Dollar extends bounce after more Fed officials add rate hike support
TOKYO : The dollar extended modest gains against the yen and euro early on Monday after it rebounded in recent days as U.S. Federal Reserve policymakers took an upbeat tone on the economy and expressed support for a near-term U.S. interest rate hike.
The dollar was up 0.4 percent at 100.610 yen, pulling further away from an 8-week low of 99.550 struck early last week. The euro was down 0.2 percent at $ 1.1300, adding distance between a 8-week peak of $ 1.1366 reached on Thursday.
The U.S. currency received a lift on Friday after San Francisco Fed President John Williams said a rate hike in September should be in play.
Fed Vice Chairman Stanley Fischer also gave a generally upbeat assessment of the economy’s current strength, saying on Sunday that the central bank is close to hitting its job and inflation targets.
The currency market swayed back and forth last week on conflicting views toward U.S. monetary policy.
The greenback initially gained on hawkish comments from New York Fed President William Dudley and Atlanta Fed President Dennis Lockhart, but dollar bulls were disappointed after the July Fed policy meeting minutes suggested the central bank was not in a hurry to increase rates.
Investors awaited Fed Chair Janet Yellen’s speech in Jackson Hole, Wyoming on Friday during a global gathering of central bankers for more concrete policy hints.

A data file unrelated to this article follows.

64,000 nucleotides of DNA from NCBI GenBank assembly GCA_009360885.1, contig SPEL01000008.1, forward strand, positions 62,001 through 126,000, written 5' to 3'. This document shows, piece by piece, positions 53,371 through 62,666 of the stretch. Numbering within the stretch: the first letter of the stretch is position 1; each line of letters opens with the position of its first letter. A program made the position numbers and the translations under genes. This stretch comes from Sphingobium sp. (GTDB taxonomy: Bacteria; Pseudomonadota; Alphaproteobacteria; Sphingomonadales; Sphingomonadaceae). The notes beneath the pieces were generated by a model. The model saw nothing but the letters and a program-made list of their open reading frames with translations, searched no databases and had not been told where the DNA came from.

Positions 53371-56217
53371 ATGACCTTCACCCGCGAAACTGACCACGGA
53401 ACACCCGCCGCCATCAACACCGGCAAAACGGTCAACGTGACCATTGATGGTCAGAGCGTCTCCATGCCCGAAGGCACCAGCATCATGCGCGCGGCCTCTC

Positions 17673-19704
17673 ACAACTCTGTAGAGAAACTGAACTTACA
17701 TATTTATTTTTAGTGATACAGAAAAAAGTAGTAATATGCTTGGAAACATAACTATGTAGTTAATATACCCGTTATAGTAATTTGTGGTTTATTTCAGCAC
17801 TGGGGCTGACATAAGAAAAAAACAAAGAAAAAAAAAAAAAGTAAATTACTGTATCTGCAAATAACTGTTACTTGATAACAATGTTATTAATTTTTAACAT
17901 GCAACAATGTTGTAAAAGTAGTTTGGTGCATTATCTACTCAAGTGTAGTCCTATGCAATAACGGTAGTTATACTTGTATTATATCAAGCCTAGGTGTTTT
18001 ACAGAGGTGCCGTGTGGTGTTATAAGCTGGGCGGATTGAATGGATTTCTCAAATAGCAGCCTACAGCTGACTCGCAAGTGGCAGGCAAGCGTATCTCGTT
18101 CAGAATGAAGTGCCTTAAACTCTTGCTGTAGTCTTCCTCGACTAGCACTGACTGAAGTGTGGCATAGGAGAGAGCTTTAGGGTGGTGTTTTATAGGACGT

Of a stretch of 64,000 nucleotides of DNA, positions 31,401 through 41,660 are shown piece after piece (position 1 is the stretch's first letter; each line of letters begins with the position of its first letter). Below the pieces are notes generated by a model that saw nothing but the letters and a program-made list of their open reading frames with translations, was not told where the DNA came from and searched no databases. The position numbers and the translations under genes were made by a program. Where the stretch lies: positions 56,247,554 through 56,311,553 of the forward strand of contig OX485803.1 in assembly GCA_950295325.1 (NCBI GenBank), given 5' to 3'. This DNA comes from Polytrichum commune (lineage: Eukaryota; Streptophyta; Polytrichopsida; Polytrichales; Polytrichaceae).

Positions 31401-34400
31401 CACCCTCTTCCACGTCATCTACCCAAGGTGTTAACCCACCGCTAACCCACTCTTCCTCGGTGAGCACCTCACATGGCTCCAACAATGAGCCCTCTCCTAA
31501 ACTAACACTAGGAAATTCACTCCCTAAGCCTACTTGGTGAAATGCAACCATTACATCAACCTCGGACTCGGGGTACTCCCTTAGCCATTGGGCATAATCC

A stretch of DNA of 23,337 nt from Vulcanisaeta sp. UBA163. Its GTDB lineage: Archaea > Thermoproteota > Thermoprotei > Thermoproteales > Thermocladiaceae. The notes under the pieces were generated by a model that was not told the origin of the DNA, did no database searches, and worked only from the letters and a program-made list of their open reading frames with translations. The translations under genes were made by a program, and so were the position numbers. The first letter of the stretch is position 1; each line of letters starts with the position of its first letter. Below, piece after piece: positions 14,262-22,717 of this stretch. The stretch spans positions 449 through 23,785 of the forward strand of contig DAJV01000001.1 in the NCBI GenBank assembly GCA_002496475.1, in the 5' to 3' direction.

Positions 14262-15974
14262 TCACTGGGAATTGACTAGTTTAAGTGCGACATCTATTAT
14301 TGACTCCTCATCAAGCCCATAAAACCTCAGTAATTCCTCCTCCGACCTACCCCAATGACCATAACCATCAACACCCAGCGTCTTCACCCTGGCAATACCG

“Market attention will be squarely focused on US Fed Chair Yellen’s speech at Jackson Hole. We believe she may use the opportunity to signal the Federal Open Market Committee’s growing confidence in the outlook for activity and inflation,” wrote strategists at Barclays.
“Given the low market expectations for a September or December Fed rate hike, a repricing at the front end of the rates curve should drive a near-term rebound in the USD.”
Federal funds futures on Friday suggested traders saw a 53.5 percent chance of a Fed rate hike this year, up from 48.8 percent on Thursday, CME Group’s FedWatch program showed.
Sterling was on the defensive after dropping 1 percent against the dollar on Friday on speculation that Britain could formally begin the process of leaving the European Union early next year.
The pound was down 0.1 percent at $ 1.3055 after being knocked away from a 2-week high of $ 1.3186 on Friday. The Australian dollar slipped 0.2 percent to $ 0.7610, having touched a 2-week low of $ 0.7599. The New Zealand dollar shed 0.4 percent to $ 0.7246.
The Aussie and kiwi extended losses from Friday, when ratings agency Moody’s cut its outlook on Australian banks to negative, providing investors an impetus to sell both currencies.
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